The surprising reason why Kissinger reached 100 – despite his diet of bratwurst and Wiener schnitzel and his lifelong aversion to exercise

The secret to a long life is probably a combination of healthy nutrition, minimal stress and sufficient exercise. At least, that’s what we’re often told.

But what about the exceptions?

One of the best known is former Secretary of State Henry Kissinger, who died on Wednesday at the age of 100.

His longevity had long been mysterious: the influential politician was known for his fondness for fatty foods such as schnitzel and sausages, and his aversion to exercise.

David Kissinger, the late secretary’s eldest child and only son, described his father’s survival earlier this year as “miraculous.”

And in his final TV interview in October, Kissinger senior seemed as surprised as anyone that he had reached the centenary club, saying: ‘How I lived to be 100? Don’t know. I wasn’t aiming for it.’

Former US Secretary of State Henry Kissinger at Andrews Air Force Base near Washington, in 1972

Kissinger arrived at 10 Downing Street in London in 2016

Kissinger arrived at 10 Downing Street in London in 2016

Kissinger delivers remarks at the 230th Anniversary of the United States Department of State in Washington, D.C. in 2019

Kissinger delivers remarks at the 230th Anniversary of the United States Department of State in Washington, D.C. in 2019

Theoretically, Kissinger’s lifestyle prepared him for an early grave.

Not just because of diet and no exercise, but also because of his “career of relentlessly stressful decision-making,” as his son put it.

So what’s his secret?

According to Kissinger’s son, the secret of his father’s longevity was his brainpower and relentless intellectual stimulation.

He had an “unquenchable curiosity that kept him dynamically engaged with the world,” David wrote The Washington Post in May.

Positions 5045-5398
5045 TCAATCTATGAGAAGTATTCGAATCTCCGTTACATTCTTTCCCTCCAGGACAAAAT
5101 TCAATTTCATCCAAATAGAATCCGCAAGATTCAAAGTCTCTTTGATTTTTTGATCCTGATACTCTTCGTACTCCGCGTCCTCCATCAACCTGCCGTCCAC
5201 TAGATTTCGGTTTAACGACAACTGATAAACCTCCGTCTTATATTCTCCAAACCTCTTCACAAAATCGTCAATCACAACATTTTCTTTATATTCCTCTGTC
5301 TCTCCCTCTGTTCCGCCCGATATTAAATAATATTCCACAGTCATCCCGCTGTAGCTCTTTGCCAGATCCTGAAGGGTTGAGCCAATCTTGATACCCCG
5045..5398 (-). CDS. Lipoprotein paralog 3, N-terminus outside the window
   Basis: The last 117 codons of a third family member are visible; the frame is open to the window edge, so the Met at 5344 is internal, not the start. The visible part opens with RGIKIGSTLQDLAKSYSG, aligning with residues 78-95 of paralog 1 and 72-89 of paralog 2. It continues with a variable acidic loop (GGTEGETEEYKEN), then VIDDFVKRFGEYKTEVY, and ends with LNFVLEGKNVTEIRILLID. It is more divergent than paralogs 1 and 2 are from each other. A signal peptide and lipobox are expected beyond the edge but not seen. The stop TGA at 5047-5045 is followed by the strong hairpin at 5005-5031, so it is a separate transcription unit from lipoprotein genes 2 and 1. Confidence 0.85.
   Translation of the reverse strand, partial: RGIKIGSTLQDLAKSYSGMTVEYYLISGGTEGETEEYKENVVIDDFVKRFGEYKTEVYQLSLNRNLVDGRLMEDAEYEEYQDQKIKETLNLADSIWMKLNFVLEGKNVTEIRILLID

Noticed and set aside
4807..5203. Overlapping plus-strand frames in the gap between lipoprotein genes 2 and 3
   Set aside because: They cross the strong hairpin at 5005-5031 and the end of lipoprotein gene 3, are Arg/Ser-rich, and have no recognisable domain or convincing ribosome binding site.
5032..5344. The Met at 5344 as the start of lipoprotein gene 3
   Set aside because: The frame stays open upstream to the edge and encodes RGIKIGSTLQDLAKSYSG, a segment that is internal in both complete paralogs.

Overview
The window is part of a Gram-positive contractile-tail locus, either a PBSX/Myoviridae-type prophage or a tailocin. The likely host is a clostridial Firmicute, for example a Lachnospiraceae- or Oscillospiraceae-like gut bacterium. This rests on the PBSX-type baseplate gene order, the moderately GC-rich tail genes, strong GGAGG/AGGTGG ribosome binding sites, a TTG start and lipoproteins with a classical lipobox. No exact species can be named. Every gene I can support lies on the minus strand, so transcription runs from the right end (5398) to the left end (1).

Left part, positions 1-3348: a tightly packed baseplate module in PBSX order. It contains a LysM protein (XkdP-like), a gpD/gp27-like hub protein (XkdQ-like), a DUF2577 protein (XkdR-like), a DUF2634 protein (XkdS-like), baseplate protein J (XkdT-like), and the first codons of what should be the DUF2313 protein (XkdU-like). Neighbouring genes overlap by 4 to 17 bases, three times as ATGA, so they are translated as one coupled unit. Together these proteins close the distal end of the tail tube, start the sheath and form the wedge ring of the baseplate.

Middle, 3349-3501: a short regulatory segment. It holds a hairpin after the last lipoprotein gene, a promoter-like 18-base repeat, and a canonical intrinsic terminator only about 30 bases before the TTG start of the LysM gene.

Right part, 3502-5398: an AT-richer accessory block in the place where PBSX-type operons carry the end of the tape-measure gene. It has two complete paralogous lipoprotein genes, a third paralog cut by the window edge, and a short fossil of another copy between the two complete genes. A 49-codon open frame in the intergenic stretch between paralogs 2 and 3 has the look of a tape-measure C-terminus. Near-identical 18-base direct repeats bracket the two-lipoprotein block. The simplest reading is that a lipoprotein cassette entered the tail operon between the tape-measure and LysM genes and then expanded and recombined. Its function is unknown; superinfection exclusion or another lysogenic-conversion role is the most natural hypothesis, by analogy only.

David, a father of four and executive television producer, wrote that the Covid-19 pandemic did not even slow down the former secretary, who completed two books during the lockdowns.

In later life, Kissinger continued to travel and participate in speaking engagements around the world.

Despite being away from political office for a long time, Kissinger remains involved in current affairs, keeps his mind sharp and participates in debates on technology and artificial intelligence.

David, 62, wrote: “His mind is a heat-seeking weapon that identifies and grapples with the existential challenges of the day.”

David also wrote that his father’s sense of purpose was responsible for his longevity.

“The other secret to my father’s endurance is his sense of mission. Although he is portrayed as a cold realist, he is anything but emotionless.’

How Henry Kissinger escaped Nazi Germany only to return as a US Army sergeant and liberate the Ahlem concentration camp

1701373882 743 The surprising reason why Kissinger reached 100 despite his

Former US Secretary of State Henry Kissinger will be remembered by most for his time as a diplomat in the 1960s and 1970s, and his service in the administrations of Richard Nixon and Gerald Ford.

David continued, “He believes deeply in arcane concepts like patriotism, loyalty and bipartisanship. It pains him to see the woes in today’s public debate and the apparent collapse of the art of diplomacy.’

Kissinger Jr. isn’t the only person touting the physical benefits of a sharp mind.

Former Google CEO Eric Schmidt, who co-wrote a book on AI with Kissinger in 2022, said the former secretary never stopped working, which he said kept him alive.

Schmidt said The Tom Ferriss Podcast: ‘He works harder than a 40-year-old. I can tell you he gets up in the morning and works all day. He has dinner with his wife and family and works in the evenings.